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DDoS attacks almost doubled in year: Akamai State of the Internet Security Report

DDoS attack
Credit: alexskopje

DDoS-for-hire services are thriving and driving 'attack innovation,' according to Akamai's State of the Internet Security Report.

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There were nearly double the number of DDoS attacks this year and half of those used multi-vector attacks. There was a 200% increase in the number of 100Gbps-plus attacks from a year ago and each DDoS attack lasted 28% longer, according to analysis by Akamai's Prolexic Security Engineering and Research Team (PLXsert). DDoS-for-hire services are thriving, so much so, that it helped non-techie attackers launch attacks.

“An incredible number of DDoS attacks occurred in the fourth quarter, almost double what we observed in Q4 a year ago," said John Summers, vice president of Akamai’s Cloud Security Business Unit. Akamai said it mitigated nine attacks that exceeded 100 Gbps; there was a 52% percent increase in average peak bandwidth of DDoS attacks compared to Q4 2013.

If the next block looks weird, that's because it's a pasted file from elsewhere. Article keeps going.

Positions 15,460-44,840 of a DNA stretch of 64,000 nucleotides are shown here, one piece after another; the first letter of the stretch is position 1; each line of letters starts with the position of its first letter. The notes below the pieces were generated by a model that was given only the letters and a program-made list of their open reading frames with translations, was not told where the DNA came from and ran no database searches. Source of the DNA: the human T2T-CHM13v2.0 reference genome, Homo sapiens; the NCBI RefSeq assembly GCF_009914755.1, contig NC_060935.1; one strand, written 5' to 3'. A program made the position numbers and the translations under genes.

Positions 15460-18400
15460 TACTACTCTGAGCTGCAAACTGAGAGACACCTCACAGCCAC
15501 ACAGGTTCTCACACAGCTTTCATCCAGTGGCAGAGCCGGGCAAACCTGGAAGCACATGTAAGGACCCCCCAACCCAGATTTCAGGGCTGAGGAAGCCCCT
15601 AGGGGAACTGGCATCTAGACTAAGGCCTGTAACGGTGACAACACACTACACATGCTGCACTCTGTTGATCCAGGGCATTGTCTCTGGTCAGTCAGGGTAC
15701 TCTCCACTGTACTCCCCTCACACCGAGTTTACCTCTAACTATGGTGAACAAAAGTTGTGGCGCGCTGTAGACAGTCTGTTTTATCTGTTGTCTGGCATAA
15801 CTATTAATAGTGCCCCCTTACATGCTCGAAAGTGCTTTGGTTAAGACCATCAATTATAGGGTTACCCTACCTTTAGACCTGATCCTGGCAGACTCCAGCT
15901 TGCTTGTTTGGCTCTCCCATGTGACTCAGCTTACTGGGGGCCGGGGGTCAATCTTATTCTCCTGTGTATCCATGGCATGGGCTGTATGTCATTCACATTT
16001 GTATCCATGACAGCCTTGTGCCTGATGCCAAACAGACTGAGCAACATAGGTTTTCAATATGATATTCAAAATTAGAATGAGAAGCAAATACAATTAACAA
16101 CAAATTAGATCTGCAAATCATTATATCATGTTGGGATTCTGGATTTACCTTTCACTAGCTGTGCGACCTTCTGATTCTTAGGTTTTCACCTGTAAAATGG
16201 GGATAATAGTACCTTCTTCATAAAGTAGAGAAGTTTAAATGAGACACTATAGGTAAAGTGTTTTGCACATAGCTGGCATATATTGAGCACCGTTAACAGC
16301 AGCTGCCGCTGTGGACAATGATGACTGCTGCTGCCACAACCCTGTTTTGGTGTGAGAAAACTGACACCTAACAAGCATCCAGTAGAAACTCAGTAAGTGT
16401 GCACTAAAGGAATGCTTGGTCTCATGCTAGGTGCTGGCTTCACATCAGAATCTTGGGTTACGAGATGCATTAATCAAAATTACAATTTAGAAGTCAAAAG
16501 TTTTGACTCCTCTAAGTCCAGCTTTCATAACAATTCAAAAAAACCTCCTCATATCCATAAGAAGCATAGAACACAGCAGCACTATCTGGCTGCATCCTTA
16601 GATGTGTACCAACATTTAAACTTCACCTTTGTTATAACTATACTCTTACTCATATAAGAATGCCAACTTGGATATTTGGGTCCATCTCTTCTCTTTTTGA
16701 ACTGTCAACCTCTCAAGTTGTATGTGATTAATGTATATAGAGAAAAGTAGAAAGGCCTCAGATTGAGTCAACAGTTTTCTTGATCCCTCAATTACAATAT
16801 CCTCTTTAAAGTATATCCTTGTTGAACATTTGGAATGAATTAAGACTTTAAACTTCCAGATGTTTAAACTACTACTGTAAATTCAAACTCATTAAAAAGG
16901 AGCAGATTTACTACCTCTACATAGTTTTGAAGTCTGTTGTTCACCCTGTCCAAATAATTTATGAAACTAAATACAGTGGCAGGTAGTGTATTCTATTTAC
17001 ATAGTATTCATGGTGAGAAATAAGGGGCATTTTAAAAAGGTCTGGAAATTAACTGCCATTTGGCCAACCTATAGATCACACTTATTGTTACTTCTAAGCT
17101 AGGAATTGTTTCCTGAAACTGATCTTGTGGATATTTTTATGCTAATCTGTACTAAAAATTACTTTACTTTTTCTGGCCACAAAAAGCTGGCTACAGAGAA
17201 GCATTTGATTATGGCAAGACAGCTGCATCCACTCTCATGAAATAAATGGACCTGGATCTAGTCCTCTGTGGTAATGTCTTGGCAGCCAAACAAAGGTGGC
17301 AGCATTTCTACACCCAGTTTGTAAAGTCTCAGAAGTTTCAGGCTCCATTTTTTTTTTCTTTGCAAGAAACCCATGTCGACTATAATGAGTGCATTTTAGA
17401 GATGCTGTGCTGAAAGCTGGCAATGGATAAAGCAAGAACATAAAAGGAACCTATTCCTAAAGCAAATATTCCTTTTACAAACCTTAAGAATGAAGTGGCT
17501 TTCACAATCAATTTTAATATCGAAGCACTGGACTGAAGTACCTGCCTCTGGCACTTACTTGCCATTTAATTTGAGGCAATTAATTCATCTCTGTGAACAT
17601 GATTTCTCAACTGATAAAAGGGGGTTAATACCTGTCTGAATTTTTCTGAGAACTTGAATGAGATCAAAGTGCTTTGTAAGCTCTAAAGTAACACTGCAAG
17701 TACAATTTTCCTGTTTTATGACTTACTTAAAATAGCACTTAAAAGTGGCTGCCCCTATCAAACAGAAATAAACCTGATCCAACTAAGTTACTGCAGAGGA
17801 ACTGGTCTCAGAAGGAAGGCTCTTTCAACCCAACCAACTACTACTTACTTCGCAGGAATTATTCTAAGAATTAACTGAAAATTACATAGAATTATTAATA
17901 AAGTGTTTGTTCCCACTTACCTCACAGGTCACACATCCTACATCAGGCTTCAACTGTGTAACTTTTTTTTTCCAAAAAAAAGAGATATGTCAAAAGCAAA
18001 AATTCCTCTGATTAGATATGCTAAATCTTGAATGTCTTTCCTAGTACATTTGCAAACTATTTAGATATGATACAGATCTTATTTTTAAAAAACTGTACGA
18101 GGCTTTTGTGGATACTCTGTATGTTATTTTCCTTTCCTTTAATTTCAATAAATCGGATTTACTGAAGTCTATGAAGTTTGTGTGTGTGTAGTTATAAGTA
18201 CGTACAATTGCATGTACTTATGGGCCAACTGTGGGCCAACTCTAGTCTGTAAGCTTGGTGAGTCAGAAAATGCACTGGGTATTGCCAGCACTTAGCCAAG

More percentages and comparisons for Q4 2014 and Q4 2013 were published in Akamai Technologies Q4 2014 State of the Internet Security Report (pdf).

Akamai Technologies Q4 2014 State of the Internet Security Report

Akamai analysis found that UDP-based attacks were the most common, whereas the most utilized protocol for reflection tactics were NTP, CHARGEN and SSDP. Regarding the sharp 57% increase in DDoS attacks from a year ago, Dave Lewis, Global Security Advocate for Akamai Technologies, explained that one of the main reasons was a “241% increase in the number of attacks that leveraged SSDP floods.” He added: